Want a relatively inexpensive method of removing carbon with small economic impact? Remove livestock from the vast acreage of public lands-

Story in the New York Times. Two camps. By John Broder  (story doesn’t mention the above because Obama team is unaware of how much cattle and sheep reduce the amount of carbon rangelands can sequester and just as bad, add methane to the air).

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About The Author

Ralph Maughan

Dr. Ralph Maughan is professor emeritus of political science at Idaho State University with specialties in natural resource politics, public opinion, interest groups, political parties, voting and elections. Aside from academic publications, he is author or co-author of three hiking/backpacking guides, and he is past President of the Western Watersheds Project.

4 Responses to In Obama’s Team, 2 Camps on Climate

  1. avatar Mike Post says:

    Ralph, I am still looking for some empirical data on methane production by livestock (and wild ungulates for that matter). Anybody out there have something reliable? There is just too much discussion about livestock produced methane and too little published and peer reviewed research on the actual levels produced per AMU on a diet of rangeland forage.

  2. avatar JimT says:

    You could start your search with Google and “cows as point source” as a search term. EPA library online would be another place to look for studies.

  3. JimT,

    Thanks for the link.

    At the link it reads (among much more), “Ruminant livestock such as cattle and sheep are the largest source of methane emissions resulting from human activity. Scientists estimate that global ruminant livestock industries produce about 20 percent of the world’s methane emissions associated with human activity. Methane, produced as part of the animals’ normal digestive process, is a potent greenhouse gas that contributes to global climate change. By improving livestock production efficiency, producers can both increase profits and reduce methane emissions.”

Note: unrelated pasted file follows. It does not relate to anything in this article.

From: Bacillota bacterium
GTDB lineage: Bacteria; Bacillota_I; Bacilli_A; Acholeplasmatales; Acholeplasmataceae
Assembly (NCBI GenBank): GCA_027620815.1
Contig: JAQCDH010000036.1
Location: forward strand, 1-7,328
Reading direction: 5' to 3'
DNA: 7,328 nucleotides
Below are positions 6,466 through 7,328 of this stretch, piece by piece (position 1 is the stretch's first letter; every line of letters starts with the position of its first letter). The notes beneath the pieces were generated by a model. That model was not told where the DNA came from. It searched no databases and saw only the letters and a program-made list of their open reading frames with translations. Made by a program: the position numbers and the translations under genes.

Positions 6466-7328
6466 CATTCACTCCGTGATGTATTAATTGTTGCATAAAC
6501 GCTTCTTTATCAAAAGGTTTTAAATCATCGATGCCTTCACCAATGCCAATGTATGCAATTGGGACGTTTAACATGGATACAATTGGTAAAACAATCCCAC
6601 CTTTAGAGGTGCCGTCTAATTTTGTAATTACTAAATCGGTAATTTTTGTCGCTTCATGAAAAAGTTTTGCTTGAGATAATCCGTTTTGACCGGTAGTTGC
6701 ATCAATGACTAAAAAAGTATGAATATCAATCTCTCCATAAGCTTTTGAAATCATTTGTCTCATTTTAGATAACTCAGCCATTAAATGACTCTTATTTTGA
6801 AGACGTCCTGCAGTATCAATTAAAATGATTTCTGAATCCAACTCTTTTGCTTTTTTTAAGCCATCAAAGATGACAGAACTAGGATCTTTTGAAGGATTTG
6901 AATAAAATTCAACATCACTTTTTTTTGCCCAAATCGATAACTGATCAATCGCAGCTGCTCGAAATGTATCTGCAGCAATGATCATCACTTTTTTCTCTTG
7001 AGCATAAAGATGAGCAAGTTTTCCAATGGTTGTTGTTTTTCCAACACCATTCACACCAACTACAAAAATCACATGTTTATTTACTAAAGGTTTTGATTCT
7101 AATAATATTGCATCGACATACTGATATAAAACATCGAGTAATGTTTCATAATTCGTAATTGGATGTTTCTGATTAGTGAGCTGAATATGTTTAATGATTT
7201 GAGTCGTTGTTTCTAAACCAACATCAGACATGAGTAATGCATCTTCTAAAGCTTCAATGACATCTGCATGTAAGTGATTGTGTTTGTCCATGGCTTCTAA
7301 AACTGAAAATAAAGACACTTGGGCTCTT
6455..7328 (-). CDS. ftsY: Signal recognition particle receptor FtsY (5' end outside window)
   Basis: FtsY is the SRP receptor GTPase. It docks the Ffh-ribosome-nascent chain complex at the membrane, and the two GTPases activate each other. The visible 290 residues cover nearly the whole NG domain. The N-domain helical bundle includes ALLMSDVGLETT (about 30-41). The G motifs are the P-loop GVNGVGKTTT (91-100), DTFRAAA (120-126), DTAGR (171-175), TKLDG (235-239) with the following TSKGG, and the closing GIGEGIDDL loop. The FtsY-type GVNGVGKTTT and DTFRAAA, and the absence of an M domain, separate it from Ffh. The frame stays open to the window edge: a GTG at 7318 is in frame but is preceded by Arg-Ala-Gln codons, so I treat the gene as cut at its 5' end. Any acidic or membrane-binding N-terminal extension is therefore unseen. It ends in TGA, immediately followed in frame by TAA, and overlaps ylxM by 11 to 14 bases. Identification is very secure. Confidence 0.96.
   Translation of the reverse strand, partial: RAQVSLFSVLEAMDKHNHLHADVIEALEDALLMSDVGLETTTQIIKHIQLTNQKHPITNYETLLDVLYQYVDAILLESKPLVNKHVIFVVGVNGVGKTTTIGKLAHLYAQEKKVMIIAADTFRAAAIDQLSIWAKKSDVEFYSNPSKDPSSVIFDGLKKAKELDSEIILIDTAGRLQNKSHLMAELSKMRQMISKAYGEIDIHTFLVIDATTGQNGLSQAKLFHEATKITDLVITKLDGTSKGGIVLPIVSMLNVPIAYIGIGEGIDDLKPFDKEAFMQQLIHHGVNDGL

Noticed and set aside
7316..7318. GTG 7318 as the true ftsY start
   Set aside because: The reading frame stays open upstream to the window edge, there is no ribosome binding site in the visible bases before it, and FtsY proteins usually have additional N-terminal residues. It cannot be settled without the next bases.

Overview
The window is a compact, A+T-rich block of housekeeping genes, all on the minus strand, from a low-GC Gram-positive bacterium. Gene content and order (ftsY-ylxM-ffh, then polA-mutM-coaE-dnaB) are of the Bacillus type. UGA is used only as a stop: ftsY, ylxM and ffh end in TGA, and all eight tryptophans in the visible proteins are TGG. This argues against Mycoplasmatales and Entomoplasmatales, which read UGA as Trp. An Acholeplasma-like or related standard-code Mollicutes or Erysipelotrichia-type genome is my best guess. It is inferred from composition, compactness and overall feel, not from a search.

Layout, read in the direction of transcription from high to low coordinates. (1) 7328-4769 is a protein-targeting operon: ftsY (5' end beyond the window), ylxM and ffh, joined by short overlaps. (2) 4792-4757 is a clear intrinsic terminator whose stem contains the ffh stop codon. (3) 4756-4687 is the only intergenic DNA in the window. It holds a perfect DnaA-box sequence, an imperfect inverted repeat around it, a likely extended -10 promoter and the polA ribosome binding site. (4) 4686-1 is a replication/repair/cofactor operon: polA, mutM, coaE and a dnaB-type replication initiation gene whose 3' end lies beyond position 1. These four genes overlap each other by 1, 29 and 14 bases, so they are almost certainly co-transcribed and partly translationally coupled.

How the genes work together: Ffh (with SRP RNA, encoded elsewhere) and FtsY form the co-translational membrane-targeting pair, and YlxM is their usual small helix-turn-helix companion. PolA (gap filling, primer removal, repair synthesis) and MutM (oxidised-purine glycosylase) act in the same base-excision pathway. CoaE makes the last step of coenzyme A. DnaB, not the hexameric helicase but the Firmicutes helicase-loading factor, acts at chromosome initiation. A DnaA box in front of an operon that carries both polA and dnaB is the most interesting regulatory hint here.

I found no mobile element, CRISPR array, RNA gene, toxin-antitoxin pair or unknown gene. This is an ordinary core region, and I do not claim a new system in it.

“One method of reducing methane emissions from livestock is to supplement the animal’s diet. Scientists have found that supplementing a cow’s diet with substances such as urea increase the animal’s ability to digest food. With improved digestion, less fermentation takes place during digestion, and methane emissions per unit of forage have been reduced 25-75 percent. In addition, as digestion improves, productivity also improves, as dairy cows produce more milk and beef cattle fatten faster.”


January 2009


‎"At some point we must draw a line across the ground of our home and our being, drive a spear into the land and say to the bulldozers, earthmovers, government and corporations, “thus far and no further.” If we do not, we shall later feel, instead of pride, the regret of Thoreau, that good but overly-bookish man, who wrote, near the end of his life, “If I repent of anything it is likely to be my good behaviour."

~ Edward Abbey

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